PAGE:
Apostle technologies have been applied in many world-class R&D studies, clinical laboratory settings, and public health response and surveillance.
This page lists some of the examples in Clinical Trial.
For a complete list of applications citing Apostle technologies, including publications and customer testimonials, see References.
Individualized, heterologous chimpanzee adenovirus and self-amplifying mRNA neoantigen vaccine for advanced metastatic solid tumors: phase 1 trial interim results.
Christine D. Palmer, Amy R. Rappaport, Matthew J. Davis, et al. Nature Medicine volume 28, pages 1619–1629 (2022)
Abstract Checkpoint inhibitor (CPI) therapies provide limited benefit to patients with tumors of low immune reactivity. T cell-inducing vaccines hold promise to exert long-lasting disease control in combination with CPI therapy. Safety, tolerability and recommended phase 2 dose (RP2D) of an individualized, heterologous chimpanzee adenovirus (ChAd68) and self-amplifying mRNA (samRNA)-based neoantigen vaccine in combination with nivolumab and ipilimumab were assessed as primary endpoints in an ongoing phase 1/2 study in patients with advanced metastatic solid tumors (NCT03639714). The individualized vaccine regimen was safe and well tolerated, with no dose-limiting toxicities. Treatment-related adverse events (TRAEs) >10% included pyrexia, fatigue, musculoskeletal and injection site pain and diarrhea. Serious TRAEs included one count each of pyrexia, duodenitis, increased transaminases and hyperthyroidism. The RP2D was 1012 viral particles (VP) ChAd68 and 30 µg samRNA. Secondary endpoints included immunogenicity, feasibility of manufacturing and overall survival (OS). Vaccine manufacturing was feasible, with vaccination inducing long-lasting neoantigen-specific CD8 T cell responses. Several patients with microsatellite-stable colorectal cancer (MSS-CRC) had improved OS. Exploratory biomarker analyses showed decreased circulating tumor DNA (ctDNA) in patients with prolonged OS. Although small study size limits statistical and translational analyses, the increased OS observed in MSS-CRC warrants further exploration in larger randomized studies.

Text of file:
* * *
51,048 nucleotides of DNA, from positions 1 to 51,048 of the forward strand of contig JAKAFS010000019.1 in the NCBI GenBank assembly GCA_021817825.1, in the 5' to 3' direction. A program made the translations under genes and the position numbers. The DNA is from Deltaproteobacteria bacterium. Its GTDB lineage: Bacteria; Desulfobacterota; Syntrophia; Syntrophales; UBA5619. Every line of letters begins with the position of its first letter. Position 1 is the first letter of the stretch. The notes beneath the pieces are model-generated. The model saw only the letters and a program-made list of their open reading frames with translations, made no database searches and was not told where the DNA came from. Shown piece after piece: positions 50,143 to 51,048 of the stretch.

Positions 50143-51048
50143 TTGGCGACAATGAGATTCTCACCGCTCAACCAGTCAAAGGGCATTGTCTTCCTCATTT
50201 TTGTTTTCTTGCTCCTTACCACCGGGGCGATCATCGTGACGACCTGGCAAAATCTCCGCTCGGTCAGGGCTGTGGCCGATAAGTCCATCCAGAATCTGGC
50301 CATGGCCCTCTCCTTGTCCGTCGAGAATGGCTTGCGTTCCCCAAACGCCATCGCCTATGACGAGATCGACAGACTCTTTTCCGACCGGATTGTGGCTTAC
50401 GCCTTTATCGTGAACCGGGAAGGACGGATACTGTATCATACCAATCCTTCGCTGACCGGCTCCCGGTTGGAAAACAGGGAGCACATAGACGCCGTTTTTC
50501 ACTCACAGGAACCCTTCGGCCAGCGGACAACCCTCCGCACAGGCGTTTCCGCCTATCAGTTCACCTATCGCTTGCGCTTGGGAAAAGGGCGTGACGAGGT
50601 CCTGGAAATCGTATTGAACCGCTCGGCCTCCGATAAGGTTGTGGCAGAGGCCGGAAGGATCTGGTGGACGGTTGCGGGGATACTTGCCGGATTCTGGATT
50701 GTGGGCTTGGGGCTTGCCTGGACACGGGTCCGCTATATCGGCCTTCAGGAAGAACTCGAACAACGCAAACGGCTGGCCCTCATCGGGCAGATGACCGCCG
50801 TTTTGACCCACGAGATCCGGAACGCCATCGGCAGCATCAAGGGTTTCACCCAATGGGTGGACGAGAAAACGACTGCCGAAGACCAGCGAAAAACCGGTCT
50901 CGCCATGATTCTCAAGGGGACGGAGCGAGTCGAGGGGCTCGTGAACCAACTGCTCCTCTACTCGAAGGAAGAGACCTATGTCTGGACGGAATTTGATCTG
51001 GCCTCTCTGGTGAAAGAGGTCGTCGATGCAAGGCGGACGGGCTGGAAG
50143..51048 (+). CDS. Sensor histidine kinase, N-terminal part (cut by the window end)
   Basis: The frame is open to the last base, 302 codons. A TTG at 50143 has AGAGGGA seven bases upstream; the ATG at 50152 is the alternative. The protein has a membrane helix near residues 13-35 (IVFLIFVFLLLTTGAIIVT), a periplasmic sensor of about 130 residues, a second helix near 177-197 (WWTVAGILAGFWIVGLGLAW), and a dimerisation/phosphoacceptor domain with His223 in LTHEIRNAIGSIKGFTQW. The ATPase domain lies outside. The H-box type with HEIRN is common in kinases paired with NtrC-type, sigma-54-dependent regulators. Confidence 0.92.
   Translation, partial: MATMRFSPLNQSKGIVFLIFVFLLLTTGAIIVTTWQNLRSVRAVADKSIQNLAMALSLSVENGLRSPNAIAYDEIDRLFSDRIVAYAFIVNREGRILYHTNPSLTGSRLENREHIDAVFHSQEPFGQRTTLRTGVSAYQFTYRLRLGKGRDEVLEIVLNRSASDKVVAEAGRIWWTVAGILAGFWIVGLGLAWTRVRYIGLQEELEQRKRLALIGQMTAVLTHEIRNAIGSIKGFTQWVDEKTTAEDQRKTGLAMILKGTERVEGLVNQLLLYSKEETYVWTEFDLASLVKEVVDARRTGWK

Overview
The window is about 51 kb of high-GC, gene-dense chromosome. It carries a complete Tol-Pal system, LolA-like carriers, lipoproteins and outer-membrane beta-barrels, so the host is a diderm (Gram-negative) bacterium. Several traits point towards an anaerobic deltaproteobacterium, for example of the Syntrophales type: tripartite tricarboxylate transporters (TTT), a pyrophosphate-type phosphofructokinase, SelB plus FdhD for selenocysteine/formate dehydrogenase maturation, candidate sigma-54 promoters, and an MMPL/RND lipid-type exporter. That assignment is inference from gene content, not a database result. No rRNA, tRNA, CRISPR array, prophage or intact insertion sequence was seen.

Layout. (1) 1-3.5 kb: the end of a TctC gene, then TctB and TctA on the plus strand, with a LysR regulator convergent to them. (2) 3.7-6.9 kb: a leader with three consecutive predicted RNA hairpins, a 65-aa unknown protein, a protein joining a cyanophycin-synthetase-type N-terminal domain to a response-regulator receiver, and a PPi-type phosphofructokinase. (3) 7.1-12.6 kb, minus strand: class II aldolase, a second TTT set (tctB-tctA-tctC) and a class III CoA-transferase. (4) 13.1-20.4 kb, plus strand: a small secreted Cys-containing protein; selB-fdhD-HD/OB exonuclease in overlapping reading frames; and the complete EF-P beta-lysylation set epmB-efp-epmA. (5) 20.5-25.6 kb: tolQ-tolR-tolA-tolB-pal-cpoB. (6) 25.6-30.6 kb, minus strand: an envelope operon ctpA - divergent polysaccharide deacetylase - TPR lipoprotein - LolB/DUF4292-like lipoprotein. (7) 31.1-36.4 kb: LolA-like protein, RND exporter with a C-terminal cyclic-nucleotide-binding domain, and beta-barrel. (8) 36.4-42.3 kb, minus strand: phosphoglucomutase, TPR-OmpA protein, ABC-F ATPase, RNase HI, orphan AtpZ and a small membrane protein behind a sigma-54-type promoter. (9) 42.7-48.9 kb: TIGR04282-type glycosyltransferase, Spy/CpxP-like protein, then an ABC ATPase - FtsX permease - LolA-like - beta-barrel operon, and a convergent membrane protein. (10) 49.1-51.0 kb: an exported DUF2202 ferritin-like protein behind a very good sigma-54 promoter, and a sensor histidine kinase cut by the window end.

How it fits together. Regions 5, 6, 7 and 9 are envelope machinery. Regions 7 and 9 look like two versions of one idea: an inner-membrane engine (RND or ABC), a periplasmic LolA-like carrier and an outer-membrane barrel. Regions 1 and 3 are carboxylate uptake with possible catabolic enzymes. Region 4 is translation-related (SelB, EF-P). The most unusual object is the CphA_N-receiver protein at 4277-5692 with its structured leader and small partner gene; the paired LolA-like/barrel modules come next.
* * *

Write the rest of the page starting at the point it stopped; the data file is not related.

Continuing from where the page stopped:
(Methods section) cfDNA was extracted from the entire plasma volume of a single draw using the Apostle MiniMax cfDNA Isolation kit (ApostleBio)
(Methods section) Enriched libraries were sequenced on an Illumina NovaSeq to a minimum mean raw depth of 80,000... Variant allele frequency was converted to mutated haploid genomic equivalents per milliliter plasma (hGE ml1 ) using the extracted plasma volume and total cfDNA yield from the extraction. Percent change in ctDNA was calculated as the change of the median mutated hGE ml1 from the baseline sample.